When you enter the grounds at Farnham you will be greeted with the 15th century rebuilt palatial residential south range. Buildings have always occupied this area, away from the keep, but these brick buildings were commissioned by Bishop William of Waynflete who came into power under Edward III. His additions include the entrance tower, Fox’s Tower (with its corner turrets and castellated parapet) and enlarged porch which includes a stair entrance and screens passage between the great hall and kitchen. Bishop Morley reduced the hall’s size later but evidence remains of the walled-in original Norman arcade of buildings further increasing the interesting architectural appearance. You’ll see the original Norman chapel with its arcade and chancel arch facing the outer bailey and along the east, the restored and altered private apartments surround a small courtyard. These Grade I and II listed buildings can easily be distinguished from the early medieval remains of the bishops’ ancient residence.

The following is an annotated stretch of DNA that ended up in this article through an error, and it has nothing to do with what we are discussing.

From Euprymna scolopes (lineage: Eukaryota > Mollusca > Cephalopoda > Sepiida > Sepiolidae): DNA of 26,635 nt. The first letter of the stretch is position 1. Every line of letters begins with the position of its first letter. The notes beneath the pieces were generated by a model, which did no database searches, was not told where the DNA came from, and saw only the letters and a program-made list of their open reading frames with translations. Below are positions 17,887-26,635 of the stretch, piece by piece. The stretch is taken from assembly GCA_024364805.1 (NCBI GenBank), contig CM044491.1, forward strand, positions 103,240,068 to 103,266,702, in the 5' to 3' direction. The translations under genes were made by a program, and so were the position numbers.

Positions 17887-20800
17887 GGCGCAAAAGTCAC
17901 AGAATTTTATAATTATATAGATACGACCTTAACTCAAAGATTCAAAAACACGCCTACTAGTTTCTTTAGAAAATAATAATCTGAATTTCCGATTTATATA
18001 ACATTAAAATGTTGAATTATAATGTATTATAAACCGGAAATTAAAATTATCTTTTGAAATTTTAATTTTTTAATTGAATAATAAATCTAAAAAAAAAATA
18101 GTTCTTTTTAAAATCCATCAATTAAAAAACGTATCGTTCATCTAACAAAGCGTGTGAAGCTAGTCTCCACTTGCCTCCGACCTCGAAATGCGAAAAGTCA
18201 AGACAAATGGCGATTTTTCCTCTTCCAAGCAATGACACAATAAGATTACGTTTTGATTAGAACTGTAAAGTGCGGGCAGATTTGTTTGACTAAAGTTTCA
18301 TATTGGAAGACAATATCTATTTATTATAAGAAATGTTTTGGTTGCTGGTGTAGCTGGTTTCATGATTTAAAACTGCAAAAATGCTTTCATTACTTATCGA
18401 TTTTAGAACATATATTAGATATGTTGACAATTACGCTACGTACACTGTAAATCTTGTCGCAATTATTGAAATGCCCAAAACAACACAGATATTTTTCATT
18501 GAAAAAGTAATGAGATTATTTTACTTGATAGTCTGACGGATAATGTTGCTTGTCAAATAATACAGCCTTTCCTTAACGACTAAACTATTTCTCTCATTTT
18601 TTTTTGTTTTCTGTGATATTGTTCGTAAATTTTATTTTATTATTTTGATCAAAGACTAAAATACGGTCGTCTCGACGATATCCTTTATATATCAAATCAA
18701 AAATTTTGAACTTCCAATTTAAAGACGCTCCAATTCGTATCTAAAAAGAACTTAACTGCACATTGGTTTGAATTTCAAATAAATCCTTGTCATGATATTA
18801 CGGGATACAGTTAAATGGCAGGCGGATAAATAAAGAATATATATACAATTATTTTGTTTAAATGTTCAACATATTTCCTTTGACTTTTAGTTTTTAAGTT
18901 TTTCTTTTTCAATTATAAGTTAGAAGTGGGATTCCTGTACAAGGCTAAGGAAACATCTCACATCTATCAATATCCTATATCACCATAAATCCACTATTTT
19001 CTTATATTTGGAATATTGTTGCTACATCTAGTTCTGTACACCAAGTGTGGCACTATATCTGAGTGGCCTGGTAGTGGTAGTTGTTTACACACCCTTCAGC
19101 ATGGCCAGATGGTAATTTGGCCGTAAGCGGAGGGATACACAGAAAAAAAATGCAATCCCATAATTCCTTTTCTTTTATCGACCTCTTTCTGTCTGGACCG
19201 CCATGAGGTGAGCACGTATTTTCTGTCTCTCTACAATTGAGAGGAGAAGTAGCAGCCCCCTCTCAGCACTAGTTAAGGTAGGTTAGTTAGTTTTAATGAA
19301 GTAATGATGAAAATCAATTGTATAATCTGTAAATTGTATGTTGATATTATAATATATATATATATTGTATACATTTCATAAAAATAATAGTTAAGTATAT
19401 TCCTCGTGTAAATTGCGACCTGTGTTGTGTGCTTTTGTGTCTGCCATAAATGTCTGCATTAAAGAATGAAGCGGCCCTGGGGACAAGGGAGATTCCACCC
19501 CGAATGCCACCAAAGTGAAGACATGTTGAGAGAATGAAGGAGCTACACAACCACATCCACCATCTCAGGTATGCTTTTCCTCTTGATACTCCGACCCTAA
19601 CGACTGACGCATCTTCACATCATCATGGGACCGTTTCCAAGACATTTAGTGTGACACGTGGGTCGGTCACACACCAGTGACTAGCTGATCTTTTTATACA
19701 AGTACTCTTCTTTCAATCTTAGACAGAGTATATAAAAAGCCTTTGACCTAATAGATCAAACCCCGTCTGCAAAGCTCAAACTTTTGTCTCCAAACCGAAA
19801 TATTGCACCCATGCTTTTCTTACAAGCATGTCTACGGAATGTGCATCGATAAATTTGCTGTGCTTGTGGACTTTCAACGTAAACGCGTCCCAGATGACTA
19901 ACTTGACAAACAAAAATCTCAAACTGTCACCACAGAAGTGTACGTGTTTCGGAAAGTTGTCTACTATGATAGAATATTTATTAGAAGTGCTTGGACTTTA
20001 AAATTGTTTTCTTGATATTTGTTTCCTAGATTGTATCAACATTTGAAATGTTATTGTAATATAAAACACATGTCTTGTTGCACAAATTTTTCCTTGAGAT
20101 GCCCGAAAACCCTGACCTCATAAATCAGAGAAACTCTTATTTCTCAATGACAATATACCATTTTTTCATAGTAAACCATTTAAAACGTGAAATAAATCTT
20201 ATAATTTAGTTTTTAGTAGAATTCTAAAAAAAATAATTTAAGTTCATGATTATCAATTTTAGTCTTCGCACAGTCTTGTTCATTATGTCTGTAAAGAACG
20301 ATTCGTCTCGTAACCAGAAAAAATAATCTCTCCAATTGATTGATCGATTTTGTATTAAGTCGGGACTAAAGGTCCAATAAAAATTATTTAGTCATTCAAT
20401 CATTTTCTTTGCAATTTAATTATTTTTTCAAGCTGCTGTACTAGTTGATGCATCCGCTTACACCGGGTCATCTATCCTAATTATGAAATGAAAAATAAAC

The 15th century range continues to be in use and can be toured and is also let for weddings and events, corporate or otherwise. An international business college for a period of time, so much of Farnham’s former palace remains, with sumptuous interiors, that it was ripe for its current popularity for group visitors and revelers. Restoration after the Civil War was carried out by Bishop George Morley and those interiors can still be viewed today. Viewings avail a two-storied great hall in Carolean style which features two balconies with an Episcopal fireplace and flanking consoles- all remodeled during the Restoration. The grand staircase leading to the second floor is by Grinling Gibbons and Morley’s upstairs 17th century chapel has magnificent plasterwork!

T-01252 721194